Jana Haounji | Entrepreneur | December 6, 2021
Diversity and inclusion in the workplace require leadership commitment, established policies, concrete plans, and middle-management’s buy in.
If you ever thought that attracting and retaining talents before the COVID-19 pandemic was difficult, brace yourself- the real war for talent is about to begin.
The phrase “war for talent” was initially coined by McKinsey & Co. in the early 1990s, when the global demand for workers exceeded the available pool in the market. People became more attracted to job hopping for better benefits and offers, and the available workforce started aging. This competition on the global scale interrupted businesses and resulted in some projects being paused/stopped until qualified talents filled the needed vacancies.
Fast forward 30 years, and the world is witnessing a new war for talent that is like nothing seen before.
In the middle of all this global turmoil, where COVID-19 reshuffled all workplace cards, where companies have to decide between hybrid or remote work, where perks, benefits, and packages are no longer appealing to the global mass, and where the need for qualified talent that is familiar with the global digital transformation has spiked like never before, one crucial hot topic has emerged once again: workplace diversity.
One might consider diversity as a not-so-new buzzword that HR professionals say à gogo, and organizations use among a set of cards when they feel a sort of heat. The truth is that, even though diversity doesn’t usually make it to the top priorities of an organization, the COVID-19 pandemic, the demand for tech specialists, and the domination of new generations in the job market have put it at the forefront in the war for talent.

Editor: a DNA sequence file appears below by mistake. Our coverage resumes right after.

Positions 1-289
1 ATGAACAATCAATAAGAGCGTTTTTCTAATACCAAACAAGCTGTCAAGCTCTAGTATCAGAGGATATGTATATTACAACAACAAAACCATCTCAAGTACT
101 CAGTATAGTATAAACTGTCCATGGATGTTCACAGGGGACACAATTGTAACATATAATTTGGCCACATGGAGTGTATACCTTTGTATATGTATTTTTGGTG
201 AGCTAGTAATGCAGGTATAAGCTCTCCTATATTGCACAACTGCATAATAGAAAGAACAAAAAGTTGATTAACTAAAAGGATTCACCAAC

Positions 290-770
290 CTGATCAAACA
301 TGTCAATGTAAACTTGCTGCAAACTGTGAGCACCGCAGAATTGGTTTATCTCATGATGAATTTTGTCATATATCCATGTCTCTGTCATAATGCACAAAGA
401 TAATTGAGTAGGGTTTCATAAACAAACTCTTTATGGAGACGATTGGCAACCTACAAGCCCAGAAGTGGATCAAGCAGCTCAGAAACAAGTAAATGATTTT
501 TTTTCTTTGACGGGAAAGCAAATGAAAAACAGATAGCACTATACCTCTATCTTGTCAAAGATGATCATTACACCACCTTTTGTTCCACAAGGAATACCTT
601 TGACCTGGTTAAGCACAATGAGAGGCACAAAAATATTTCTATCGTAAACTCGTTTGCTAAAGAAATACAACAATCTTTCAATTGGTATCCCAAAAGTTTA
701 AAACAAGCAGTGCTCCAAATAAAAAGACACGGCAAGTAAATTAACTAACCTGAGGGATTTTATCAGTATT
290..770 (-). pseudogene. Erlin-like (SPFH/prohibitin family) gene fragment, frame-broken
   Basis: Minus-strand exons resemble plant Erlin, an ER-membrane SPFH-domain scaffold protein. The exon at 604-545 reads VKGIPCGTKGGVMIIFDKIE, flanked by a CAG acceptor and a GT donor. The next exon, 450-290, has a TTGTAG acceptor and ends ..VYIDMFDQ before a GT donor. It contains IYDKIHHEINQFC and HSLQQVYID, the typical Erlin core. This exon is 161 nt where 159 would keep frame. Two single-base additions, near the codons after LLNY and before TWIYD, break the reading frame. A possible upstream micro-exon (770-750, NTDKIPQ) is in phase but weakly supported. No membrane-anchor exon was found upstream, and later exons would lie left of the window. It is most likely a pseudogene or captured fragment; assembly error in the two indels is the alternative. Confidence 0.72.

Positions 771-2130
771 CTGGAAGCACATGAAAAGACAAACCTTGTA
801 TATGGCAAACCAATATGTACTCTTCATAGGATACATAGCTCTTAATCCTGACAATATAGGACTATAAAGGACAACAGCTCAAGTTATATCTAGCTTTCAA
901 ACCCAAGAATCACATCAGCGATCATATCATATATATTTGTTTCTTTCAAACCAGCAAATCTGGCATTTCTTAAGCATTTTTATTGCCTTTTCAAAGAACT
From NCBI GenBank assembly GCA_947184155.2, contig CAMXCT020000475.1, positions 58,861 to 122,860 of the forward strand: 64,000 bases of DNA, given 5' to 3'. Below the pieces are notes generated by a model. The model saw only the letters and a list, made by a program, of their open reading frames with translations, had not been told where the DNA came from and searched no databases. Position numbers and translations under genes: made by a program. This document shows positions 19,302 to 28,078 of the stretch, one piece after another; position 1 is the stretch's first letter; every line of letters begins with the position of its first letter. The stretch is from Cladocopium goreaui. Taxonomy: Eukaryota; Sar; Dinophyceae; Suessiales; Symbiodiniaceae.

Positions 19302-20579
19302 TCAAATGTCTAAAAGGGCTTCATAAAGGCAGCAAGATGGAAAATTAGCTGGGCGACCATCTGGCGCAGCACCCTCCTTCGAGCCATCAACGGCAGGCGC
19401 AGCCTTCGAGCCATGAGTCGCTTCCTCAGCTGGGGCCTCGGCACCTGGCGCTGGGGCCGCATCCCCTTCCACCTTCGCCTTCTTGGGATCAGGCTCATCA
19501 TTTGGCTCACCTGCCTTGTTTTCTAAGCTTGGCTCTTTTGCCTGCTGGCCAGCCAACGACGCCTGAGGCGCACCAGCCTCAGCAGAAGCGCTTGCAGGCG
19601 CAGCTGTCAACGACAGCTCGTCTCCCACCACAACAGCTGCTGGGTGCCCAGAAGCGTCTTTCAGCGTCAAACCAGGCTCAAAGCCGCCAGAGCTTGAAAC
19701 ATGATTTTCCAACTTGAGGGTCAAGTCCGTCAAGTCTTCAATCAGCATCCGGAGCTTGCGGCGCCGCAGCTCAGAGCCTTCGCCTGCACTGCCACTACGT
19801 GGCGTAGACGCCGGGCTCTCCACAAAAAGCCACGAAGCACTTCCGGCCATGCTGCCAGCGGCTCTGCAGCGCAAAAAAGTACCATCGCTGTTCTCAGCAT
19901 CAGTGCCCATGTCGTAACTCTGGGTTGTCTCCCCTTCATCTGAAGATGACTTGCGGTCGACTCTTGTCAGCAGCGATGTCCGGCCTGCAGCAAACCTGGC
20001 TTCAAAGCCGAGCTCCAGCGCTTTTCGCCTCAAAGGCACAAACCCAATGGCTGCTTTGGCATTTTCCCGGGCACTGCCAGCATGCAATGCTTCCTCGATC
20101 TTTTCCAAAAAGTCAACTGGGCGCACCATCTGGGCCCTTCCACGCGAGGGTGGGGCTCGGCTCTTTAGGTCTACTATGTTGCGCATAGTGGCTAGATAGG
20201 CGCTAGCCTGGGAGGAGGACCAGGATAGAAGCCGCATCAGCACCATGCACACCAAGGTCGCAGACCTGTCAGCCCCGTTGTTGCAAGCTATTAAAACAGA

So, how can companies win the war for talents through achieving diversity in the workplace? Here’s a primer
1. Companies need to walk the talk and go beyond using diversity in cliché statements Though diversity emerged as a topic post the civil rights movement in the US, it has rarely gone beyond the cliché statements and compliance with political correctness standards that companies use to attract both clients and talents. To win the war for talent, organizations need to step up and embed diversity practices in their culture. Diversity and inclusion in the workplace require leadership commitment, established policies, concrete plans, company trainings and middle-management’s buy in. The process doesn’t happen overnight, but once rooted within, it really works.